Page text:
How to plug in alternative Rescorer?

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How to plug in alternative Rescorer?

Otis Gospodnetic
Hi,

How does one plug in a custom Rescorer into ElasticSearch?
This is from Simon's writeup on query rescorer:

"
Currently the rescore API has only one implementation (the `query` rescorer) which modifies the result set in-place. Future developments could include dedicated rescore results if needed by the implemenation ie. a pair-wise reranker.
"

Sounds like alternative implementations should be pluggable, and it does look like there are a number of abstract classes and interfaces to allow alternative implementations.  I am just not sure if there is a standard way to tell ES about my alternative rescorer... is there?

Thanks,
Otis
--
ELASTICSEARCH Performance Monitoring - http://sematext.com/spm/index.html



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Re: How to plug in alternative Rescorer?

simonw-2


On Friday, April 12, 2013 12:04:18 AM UTC+2, Otis Gospodnetic wrote:
Hi,

How does one plug in a custom Rescorer into ElasticSearch?
This is from Simon's writeup on query rescorer:

"
Currently the rescore API has only one implementation (the `query` rescorer) which modifies the result set in-place. Future developments could include dedicated rescore results if needed by the implemenation ie. a pair-wise reranker.
"

Sounds like alternative implementations should be pluggable, and it does look like there are a number of abstract classes and interfaces to allow alternative implementations.  I am just not sure if there is a standard way to tell ES about my alternative rescorer... is there?

not yet, do you have any alternative in mind? can you share your thoughts on this?

simon 

Thanks,
Otis
--
ELASTICSEARCH Performance Monitoring - http://sematext.com/spm/index.html



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Re: How to plug in alternative Rescorer?

Otis Gospodnetic
Hi Simon,

The idea is to use the Rescorer step as a way to modify matching documents, by taking advantage of the TopDocs collection in the rescore method.

We would like to answer two types of queries:
eg 1: there is a field called "value", and we want to return only the max "valued" documents per document "group", group being another field.
eg 2: create a field synthetically, like ScriptField does, with a value calculated by looking at all the documents in TopDocs.

We thought it made sense to do this as a Rescorer extension, because it provides a way to summarize and aggregate information in each shard, so less overhead over the wire, but if you can think of a cleaner way to hook this ideas please let me know, even it doesn't involve Rescorer.

Thanks,
Otis
--
ELASTICSEARCH Performance Monitoring - http://sematext.com/spm/index.html



On Friday, April 12, 2013 3:01:16 AM UTC-4, simonw wrote:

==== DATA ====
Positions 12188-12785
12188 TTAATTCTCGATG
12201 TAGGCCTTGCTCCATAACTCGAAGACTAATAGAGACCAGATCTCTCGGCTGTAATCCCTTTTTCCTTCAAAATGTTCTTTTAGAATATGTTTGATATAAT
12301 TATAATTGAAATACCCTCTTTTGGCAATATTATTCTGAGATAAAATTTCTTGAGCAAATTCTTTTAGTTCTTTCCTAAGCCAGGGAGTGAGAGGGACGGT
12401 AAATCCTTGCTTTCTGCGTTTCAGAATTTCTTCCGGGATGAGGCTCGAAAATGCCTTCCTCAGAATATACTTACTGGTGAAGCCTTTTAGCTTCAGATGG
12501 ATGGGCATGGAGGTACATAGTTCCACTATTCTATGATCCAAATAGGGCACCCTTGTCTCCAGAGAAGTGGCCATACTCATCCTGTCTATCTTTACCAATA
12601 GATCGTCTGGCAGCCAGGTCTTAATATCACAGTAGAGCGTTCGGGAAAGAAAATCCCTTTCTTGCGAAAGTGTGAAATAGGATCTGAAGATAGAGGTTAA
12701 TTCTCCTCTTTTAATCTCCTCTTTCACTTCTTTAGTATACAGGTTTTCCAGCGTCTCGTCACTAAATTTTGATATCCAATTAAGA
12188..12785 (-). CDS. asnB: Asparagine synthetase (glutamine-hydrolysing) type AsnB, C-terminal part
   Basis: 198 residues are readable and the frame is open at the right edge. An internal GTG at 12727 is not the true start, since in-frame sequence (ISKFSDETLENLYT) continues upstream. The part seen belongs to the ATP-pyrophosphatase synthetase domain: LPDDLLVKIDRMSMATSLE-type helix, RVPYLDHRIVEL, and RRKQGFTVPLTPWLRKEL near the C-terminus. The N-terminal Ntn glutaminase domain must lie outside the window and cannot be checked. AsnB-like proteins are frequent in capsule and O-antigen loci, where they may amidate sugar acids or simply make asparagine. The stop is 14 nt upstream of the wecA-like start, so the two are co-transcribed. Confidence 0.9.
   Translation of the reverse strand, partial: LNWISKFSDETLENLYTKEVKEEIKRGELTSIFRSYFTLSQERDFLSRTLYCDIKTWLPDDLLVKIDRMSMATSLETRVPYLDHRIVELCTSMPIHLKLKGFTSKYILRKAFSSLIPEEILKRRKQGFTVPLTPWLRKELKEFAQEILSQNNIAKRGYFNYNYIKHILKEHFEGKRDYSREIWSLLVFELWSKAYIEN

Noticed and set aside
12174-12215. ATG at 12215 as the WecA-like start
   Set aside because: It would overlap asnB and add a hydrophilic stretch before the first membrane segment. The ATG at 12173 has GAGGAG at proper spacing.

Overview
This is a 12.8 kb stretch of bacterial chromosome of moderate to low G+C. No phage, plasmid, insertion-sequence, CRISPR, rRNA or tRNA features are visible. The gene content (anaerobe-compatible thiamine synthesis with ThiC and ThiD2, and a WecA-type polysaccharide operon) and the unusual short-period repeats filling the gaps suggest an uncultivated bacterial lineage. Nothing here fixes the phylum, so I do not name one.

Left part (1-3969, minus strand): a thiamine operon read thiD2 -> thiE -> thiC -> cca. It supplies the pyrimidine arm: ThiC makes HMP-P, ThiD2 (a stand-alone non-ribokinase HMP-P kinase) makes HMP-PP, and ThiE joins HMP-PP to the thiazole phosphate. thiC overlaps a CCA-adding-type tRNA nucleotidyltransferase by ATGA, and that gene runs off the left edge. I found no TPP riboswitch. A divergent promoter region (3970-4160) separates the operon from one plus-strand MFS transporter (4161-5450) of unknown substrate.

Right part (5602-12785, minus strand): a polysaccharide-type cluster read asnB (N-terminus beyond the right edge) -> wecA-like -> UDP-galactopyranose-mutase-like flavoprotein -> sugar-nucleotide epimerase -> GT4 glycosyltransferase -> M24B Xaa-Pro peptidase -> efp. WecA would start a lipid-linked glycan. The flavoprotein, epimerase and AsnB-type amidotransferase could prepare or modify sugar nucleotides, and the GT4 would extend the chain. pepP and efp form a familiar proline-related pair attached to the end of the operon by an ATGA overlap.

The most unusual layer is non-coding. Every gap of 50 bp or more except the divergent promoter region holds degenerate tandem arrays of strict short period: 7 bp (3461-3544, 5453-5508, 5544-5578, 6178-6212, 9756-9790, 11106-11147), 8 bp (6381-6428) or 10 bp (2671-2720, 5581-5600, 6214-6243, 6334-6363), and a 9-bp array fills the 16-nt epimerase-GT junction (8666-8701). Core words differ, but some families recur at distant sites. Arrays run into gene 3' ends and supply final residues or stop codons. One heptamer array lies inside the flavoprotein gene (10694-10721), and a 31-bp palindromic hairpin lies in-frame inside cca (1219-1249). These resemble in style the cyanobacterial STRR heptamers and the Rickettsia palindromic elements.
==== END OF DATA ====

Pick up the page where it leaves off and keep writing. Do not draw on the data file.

On Friday, April 12, 2013 12:04:18 AM UTC+2, Otis Gospodnetic wrote:
Hi,

How does one plug in a custom Rescorer into ElasticSearch?
This is from Simon's writeup on query rescorer:

"
Currently the rescore API has only one implementation (the `query` rescorer) which modifies the result set in-place. Future developments could include dedicated rescore results if needed by the implemenation ie. a pair-wise reranker.
"

Sounds like alternative implementations should be pluggable, and it does look like there are a number of abstract classes and interfaces to allow alternative implementations.  I am just not sure if there is a standard way to tell ES about my alternative rescorer... is there?

not yet, do you have any alternative in mind? can you share your thoughts on this?

simon 

Thanks,
Otis
--
ELASTICSEARCH Performance Monitoring - http://sematext.com/spm/index.html



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Re: How to plug in alternative Rescorer?

Simeon Simeonov
In reply to this post by simonw-2
This is a really cool idea. I can see so many uses for this--some in development and some in production--including TDD/debugging/reporting/analytics, before we even get to manipulating the returned results.

The pattern here is no different--in the abstract sense--than that of a stored procedure. Before we say that search engines and databases are different, let's focus on the fact that they both provide high-performance, runtime customizable data services. The same patterns of data generation & use repeat themselves regardless of the specifics of the system. It doesn't matter if it is storage (block or file), databases (SQL or NoSql), integration (messaging or Web services), CMS or search. I've seen this across half a dozen servers my companies have built over the years that have been used by hundreds of thousands of developers in thousands of companies.

The root cause is that there are some operations that should be performed close to where the data is at and that need to look at an entire result set as opposed to one result at a time. If these operation cannot be done close to the data (on the ES cluster, in each shard, etc.), then all the data needs to be shipped out on the wire to the client, which can be very expensive. That's the reason behind stored procedures, on-storage computing, the scriptability of NoSql stores such as Redis, MongoDB & CouchDB and even the custom queries and calculated fields in ES. Only the most specialized key-value stores, e.g., Cassandra & HBase, don't offer this.